The nuclear threats issued by Russian officials are empty, as the costs of following through with them would be much higher than the pay off, according to a commentator.
Since Moscow invaded Ukraine in February 2022, people close to Russian President Vladimir Putin have regularly made intimidating remarks to the West and Kyiv over the possible use of nuclear weapons.
But former member of the Russian Parliament, Ilya Ponomarev, believes the chances Putin will ever press the red button are low, as it would cost the Russian leader his precious alliance with Xi Jinping’s China.
He told Express.co.uk: “I do not see any upside for Putin to use nukes, but a lot of downsides.
“Any use of weapons of mass destruction would trigger not just a scary backlash from the West, but even a split with his most valuable ally of today – China.”
READ MORE: Lukashenko loves to play the hardman but he’s just Putin’s puppet
Moscow and Beijing strengthened their relations just days before the invasion of Ukraine, China committed to a “no-limit partnership” with Russia.
Hit by Western sanctions, Russia turned to the Chinese market and the trade turnover between the two countries saw an eye-watering 39 percent increase in the first quarter of 2023 when compared with the same period last year.
Speaking about the relations between Moscow and Beijing, Mr Xi said in March: “We firmly support each other in following a development path suited to our respective national realities and support each other’s development and rejuvenation. The bilateral relationship has grown more mature and resilient.”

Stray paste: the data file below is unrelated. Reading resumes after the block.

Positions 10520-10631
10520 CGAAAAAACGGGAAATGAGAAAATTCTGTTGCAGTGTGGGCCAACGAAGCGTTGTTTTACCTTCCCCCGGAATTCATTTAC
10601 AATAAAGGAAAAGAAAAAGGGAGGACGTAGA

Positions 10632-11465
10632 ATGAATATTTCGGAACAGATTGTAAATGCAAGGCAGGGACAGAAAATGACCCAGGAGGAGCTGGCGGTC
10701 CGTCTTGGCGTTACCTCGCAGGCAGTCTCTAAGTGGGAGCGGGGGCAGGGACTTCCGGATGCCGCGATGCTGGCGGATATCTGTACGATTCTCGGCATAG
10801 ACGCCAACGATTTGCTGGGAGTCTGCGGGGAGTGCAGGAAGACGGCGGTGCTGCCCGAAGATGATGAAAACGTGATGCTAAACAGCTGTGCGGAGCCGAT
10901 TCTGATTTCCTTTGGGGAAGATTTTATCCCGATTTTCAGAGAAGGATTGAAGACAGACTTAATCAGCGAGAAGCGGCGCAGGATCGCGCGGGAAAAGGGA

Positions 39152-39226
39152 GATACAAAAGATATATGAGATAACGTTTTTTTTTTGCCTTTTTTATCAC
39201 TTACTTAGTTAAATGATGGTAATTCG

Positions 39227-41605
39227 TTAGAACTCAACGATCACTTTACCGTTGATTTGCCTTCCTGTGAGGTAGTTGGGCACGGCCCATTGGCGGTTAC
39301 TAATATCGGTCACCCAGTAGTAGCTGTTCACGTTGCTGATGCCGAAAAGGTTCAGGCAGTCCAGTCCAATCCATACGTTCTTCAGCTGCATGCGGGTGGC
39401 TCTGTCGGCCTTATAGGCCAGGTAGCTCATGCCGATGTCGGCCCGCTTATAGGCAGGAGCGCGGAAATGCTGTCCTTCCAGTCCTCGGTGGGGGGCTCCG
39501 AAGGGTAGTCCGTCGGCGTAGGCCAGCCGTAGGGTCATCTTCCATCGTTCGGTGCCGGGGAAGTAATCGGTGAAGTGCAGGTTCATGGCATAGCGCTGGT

Pedestrian walks into puddle and totally disappears just like in Vicar of Dibley[VIDEO]
Another blast rocks Moscow as huge inferno erupts at warehouse[PICTURES]
Putin sidelines top university candidates for children of Russian soldiers[INSIGHT]
We use your sign-up to provide content in ways you’ve consented to and to improve our understanding of you. This may include adverts from us and 3rd parties based on our understanding. You can unsubscribe at any time. More info
Mr Ponomarev, who obtained Ukrainian citizenship in 2019 after going into exile in the country, also noted how most of the threats regarding nuclear weapons have been issued by allies or mouthpieces of Putin rather than the president himself.
The politician, the only member of the Duma to vote against Russia’s annexation of Crimea in March 2014, continued: “So no, Putin would continue to blackmail everybody with such a possibility, but even that not through his own statements, but through the [mouths] of the most irresponsible supporters of his, like Medvedev, or Duma deputies, or propaganda people. So I think this threat is minimal.”
The most recent nuclear threat issued by former Russian President Dmitry Medvedev dates back to the end of July, when his country was marking Navy Day.
The Russian armed forces fighting the Ukrainian counter-offensive, he claimed, aren’t just “defending Russian citizens and our land” but are also “preventing global conflict”.
Should Ukraine be successful in conquering back the four regions annexed by Russia in September last year amid international outrage, Moscow would see that as an attack on its territory, Mr Medvedev suggested.
He added: “Then we would have to, following the President’s degree of 02.06.2020, use the nuclear weapon. There would simply be no other way out.”
The Russian politician, who is now deputy chair of the Russian security council, added another thinly-veiled threat saying Poseidon, a nuclear-powered underwater torpedo being tested by his country, “sends its greetings and recommends the enemies of our country to pray for all the Russian marines’ health”.
Source: Read Full Article